“Immediately Upon Marriage, We Started Planning the Divorce.” Rapid Change Shapes Former Corteva CEO’s Approach to Leadership Communications.
By Tom van der Voort
As a 30-year DuPont veteran, Jim Collins played a key role in the company’s 2017 union with Dow Chemical, leading antitrust reviews, integration design, investor roadshows, and employee communications for the transaction. But a high-pressure, public-facing role in the large and complicated merger was just the beginning, Collins told members of the Darden Leadership Communication Council at their 2022 meeting in mid-October.
In addition to Collins’ keynote, the gathering included a full day of sessions on Darden Grounds, with communication leaders from companies such as McDonald’s, The Coca-Cola Co., Microsoft and Hilton, among others, addressing topics such as crisis communication, leadership integrity in a time of disruption and employee engagement.
The goal of the DowDuPont merger was in fact a split, Collins told the Council: Three separate market-leading companies would emerge in a process described as “a huge and highly complex transaction that transformed the chemical industry landscape.” When the dust had settled, Collins found himself at the head of Corteva Agriscience, a global seed and crop protection company with 21,000 employees. Months after ringing in the new company’s place on the New York Stock Exchange, the COVID-19 pandemic hit.
Creating a new corporate culture from three separate entities (DuPont, Dow, and DuPont’s Pioneer Company) in an era of social upheaval and tremendous business pressure was a unique challenge. Surmounting it left Collins with four lessons in corporate communications to pass on.
There is no substitute, Collins said, for mastering the material you are trying to communicate and practicing delivering it. “There is no more intimidating venue in the world,” Collins said of testifying in front of the Senate Judiciary Committee. “Anything that I said that came out of my mouth at that time could have caused [one of] the largest mergers [in history] to fail.” Preparation not only reduced the chance of a misstep, it added to the confidence and comfort Collins had in delivering his message, especially when the lights were brightest.
When he took over Corteva, an instant Fortune 200 company, Collins new company entered the worst agriculture market in recorded history. On top of the business downturn, he had 21,000 employees whose work and personal lives were thrown into turmoil by a worldwide pandemic and massive social unrest.
Collins had to run Corteva from his kitchen table, and with so many potential distractions, he identified five key themes and focused on them every week in videos he shot himself from his kitchen table. The simple format and consistent content led employees to feel connected with the company, the mission, and Collins himself. Not only did his team find business success, “we found a work/life balance. We found a new spirit. . . . We lived through something together for the first time [as a company].”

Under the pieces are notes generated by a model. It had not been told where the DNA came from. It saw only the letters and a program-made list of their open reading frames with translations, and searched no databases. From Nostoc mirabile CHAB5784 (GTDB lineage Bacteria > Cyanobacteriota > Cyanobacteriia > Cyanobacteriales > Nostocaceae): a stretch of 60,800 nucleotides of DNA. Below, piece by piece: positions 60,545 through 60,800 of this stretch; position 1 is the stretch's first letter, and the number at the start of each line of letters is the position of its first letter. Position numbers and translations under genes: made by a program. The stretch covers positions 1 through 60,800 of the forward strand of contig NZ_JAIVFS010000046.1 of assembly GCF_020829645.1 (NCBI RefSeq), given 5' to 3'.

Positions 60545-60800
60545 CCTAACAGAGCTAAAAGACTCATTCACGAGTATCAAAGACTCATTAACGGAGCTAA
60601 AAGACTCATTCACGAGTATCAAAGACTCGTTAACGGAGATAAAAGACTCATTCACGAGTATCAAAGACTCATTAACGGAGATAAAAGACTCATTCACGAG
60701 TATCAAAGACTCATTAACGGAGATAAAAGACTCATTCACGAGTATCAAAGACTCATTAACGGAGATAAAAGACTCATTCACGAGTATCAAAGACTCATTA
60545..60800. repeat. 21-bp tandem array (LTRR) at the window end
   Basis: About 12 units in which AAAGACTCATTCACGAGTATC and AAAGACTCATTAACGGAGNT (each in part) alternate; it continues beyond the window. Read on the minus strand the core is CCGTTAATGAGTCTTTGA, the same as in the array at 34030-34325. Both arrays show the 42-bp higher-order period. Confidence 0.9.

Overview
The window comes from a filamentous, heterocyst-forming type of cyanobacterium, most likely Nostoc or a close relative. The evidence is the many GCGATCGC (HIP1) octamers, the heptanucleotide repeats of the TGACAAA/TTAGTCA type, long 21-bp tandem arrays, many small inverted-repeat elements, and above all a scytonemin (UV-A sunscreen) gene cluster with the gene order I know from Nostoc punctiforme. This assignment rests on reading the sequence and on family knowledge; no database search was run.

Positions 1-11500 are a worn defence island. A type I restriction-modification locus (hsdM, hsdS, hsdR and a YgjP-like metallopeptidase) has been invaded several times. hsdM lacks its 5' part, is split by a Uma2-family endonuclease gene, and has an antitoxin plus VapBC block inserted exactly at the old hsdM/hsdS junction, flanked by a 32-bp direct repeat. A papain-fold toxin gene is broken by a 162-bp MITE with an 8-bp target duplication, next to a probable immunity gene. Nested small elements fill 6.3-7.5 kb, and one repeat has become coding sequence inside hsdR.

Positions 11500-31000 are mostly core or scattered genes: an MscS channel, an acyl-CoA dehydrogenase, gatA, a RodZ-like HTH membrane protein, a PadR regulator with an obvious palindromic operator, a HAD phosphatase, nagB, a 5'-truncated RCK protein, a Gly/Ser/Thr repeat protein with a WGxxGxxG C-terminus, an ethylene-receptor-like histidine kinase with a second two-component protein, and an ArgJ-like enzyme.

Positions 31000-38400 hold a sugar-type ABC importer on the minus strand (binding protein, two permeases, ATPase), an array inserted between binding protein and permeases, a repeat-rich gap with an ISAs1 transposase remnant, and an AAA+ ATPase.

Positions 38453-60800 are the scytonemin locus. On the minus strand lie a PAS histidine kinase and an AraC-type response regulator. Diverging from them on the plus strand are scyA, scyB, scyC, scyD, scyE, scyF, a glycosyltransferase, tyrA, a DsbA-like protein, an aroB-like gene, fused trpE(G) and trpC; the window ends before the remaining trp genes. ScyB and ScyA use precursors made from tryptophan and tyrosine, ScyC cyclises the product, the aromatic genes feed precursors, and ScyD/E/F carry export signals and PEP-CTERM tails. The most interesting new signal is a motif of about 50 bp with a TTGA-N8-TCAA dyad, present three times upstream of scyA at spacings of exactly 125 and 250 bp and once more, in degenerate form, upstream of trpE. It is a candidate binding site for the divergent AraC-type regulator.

Collins was very aware that his perspective on the company was unique. His board was older, and his employees were young and diverse. He needed to make sure he crafted messages that resonated with all his stakeholders, so he surrounded himself with people who could look at things through a different lens. “How does a single parent feel? How does a new hire feel?” And he tested messages for his board with individual members to get their feedback. “Those confidential confidants really helped me.”
As a perfectionist, Collins strove to make all his messages perfect but came to realize that a loss of sincerity was the cost. Sincerity provides a useful counterweight to preparedness. The key was preparing enough to be comfortable, but not so much as to be scripted. Without the teleprompter and other tools he had grown used to using, Collins added a layer of spontaneity and authenticity to his communications at a critical time.
Before Collins left the company, he had several successes to brag about.
- “The team over a three-year period delivered a 100 percent improvement in total shareholder value.”
- “We added a billion dollars in brand new earnings in two-and-a-half years.”
- “The first new trait [a genetic characteristic bred into seeds] for farmers in over twenty years”
- “The company doubled its market cap from 20 to 40 billion dollars.”
“I truly believe that communications made all the difference here.”
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